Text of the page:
If you looked closely at the walls in the background of "Kaleidoscope" last night, you might have noticed what appeared to be a painting by Mark Rothko hanging in the apartment of the character played by Jaclyn Smith. And that was certainly an Ellsworth Kelly canvas at her office.
Such a display is the touch of Douglas Cramer, who was executive producer of "Kaleidoscope" and tonight's "Fine Things," both based on books by Danielle Steel. That's because Cramer has one of this country's most renowned collections of contemporary American art and is on the boards of numerous museums and other cultural organizations.
This is the same Douglas Cramer who was co-executive producer with Aaron Spelling of such shows as "The Love Boat," "Hotel" and "Dynasty," programs that, whatever their popularity, will probably not go down in artistic history with a Rothko or a Kelly.
Over the phone from Los Angeles, Cramer acknowledged a certain schism in his life.
"Yes," he said of his art collection, "it got me through many a tough hour of 'Dynasty.'"
Cramer has a long career in television, dating back to the days when advertisers and ad agencies produced programming. He went to work for ABC in 1962, moved over to Paramount, then to independent production, before joining Spelling for that run of successful programs.
"I did it to get credibility in this business," he says of helping to turn out those shows. "Which is a hard thing to get.
"And we tried to do what we could in those shows. In 'Dynasty,' we would often have good artwork hanging on the walls, things like that."
But he doesn't apologize for his association with Steel. Cramer has a deal with NBC to produce as many movies as the network wants based on the works of this prolific writer.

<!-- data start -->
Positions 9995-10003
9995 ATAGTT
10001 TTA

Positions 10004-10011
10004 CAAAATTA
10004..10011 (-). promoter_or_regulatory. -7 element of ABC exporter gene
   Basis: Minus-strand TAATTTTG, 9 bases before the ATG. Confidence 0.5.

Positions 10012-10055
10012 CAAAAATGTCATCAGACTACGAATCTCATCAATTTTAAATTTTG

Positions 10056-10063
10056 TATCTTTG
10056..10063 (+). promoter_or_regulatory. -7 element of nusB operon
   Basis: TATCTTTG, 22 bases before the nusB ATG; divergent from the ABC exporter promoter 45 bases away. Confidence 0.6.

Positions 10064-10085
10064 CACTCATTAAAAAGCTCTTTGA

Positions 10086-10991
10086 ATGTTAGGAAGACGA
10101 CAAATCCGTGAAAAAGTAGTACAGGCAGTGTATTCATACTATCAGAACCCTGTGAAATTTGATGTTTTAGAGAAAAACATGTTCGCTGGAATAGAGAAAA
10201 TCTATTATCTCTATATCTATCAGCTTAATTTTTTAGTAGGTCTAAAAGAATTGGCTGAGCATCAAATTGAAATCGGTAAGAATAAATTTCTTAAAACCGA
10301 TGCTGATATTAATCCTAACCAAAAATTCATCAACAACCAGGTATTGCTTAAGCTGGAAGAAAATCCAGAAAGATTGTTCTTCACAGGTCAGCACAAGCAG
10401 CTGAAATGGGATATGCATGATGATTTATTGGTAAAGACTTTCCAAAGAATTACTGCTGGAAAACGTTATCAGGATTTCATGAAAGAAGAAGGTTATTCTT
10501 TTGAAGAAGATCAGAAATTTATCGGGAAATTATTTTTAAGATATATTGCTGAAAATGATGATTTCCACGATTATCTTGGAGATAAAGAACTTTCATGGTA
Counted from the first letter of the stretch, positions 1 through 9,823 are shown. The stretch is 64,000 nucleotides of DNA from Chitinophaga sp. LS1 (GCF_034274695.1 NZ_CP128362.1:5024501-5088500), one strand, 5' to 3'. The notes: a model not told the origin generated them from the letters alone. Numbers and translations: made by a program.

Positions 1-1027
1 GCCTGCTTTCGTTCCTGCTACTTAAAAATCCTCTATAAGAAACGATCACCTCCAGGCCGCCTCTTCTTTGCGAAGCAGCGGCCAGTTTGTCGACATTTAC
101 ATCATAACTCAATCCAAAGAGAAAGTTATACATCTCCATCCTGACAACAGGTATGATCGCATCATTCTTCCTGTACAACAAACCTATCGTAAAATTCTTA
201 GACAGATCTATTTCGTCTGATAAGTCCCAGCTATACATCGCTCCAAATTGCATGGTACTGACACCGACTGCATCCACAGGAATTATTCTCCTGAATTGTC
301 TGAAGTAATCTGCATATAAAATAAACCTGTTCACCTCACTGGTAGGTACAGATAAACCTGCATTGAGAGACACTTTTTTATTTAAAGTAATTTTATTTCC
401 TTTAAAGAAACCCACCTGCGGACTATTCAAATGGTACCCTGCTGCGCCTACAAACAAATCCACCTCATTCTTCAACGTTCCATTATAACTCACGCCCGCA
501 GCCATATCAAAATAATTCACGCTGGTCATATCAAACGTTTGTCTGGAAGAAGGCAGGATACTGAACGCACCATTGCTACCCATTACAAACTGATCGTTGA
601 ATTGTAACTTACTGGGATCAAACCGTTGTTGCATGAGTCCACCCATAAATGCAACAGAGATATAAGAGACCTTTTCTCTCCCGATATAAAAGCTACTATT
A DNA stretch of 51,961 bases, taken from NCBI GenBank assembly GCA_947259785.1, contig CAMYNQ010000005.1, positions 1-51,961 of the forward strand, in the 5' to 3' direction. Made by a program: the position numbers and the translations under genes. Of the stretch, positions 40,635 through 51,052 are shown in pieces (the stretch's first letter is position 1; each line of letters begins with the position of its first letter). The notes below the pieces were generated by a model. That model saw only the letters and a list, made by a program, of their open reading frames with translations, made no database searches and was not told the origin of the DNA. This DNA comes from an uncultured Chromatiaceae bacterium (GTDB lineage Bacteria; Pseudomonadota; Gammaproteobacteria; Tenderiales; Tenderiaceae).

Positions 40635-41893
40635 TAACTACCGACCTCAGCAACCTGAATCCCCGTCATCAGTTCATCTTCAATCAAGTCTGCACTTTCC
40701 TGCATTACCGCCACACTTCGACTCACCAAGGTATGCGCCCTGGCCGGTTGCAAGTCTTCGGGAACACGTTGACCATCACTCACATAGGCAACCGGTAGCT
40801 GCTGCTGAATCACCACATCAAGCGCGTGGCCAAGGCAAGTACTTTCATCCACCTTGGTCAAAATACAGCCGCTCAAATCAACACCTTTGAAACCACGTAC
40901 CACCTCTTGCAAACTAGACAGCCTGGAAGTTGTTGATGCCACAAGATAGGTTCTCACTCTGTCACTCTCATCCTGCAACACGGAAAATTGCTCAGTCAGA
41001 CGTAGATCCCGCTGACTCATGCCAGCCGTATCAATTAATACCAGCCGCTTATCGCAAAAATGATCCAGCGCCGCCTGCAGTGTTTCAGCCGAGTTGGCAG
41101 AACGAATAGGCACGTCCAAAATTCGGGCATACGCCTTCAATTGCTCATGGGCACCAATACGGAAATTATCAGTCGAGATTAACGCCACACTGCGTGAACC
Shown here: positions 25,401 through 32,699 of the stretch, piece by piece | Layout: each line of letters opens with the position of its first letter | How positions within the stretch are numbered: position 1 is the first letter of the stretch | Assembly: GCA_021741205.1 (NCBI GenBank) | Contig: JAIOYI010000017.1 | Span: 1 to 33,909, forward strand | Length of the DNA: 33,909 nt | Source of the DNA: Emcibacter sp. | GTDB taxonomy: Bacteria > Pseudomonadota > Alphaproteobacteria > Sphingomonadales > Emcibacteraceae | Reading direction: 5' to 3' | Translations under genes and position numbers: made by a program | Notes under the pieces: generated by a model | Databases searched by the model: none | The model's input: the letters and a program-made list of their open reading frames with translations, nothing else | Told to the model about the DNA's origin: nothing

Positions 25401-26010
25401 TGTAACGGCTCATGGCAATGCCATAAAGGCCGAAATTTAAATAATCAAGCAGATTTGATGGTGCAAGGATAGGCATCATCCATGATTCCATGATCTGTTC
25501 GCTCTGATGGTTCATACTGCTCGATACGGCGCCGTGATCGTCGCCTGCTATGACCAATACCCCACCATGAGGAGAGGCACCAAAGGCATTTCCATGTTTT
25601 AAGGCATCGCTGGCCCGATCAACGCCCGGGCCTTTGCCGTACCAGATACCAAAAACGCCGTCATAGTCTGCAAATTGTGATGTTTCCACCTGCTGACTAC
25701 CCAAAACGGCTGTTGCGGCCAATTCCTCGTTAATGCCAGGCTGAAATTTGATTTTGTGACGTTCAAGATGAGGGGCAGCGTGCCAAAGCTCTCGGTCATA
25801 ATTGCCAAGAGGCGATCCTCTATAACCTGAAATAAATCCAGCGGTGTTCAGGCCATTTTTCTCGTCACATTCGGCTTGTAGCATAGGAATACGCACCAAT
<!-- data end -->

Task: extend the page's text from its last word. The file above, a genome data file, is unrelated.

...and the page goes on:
"You know in England, not in this country certainly, they compare her with Dickens," he said. "Mainly because of her output. She writes two books a year.
"The stories you might have seen before, but I think she creates wonderful characters that people really get involved with.
"We spent a lot of money to do these books justice," Cramer said, noting that both movies had many more scenes and camera shots than is usual in a TV movie. "And NBC is just great. They'll let us make them at the length the stories demand. That's why 'Kaleidoscope' is two hours and 'Fine Things' is three."
Still, Cramer knows that these works are never going to be shown next to, say, one of the Frank Stellas he has hanging on his walls.
"I've tried, believe me I've tried," Cramer said of producing more artistically ambitious television projects. "It's hard to get anybody interested.
"We did do 'The Best Little Girl in the World' with Aaron," he said of an early film about eating disorders. "But it's hard to get those things made."
So Cramer will go on cranking out whatever it is that the networks are buying, laughing all the way to the art gallery.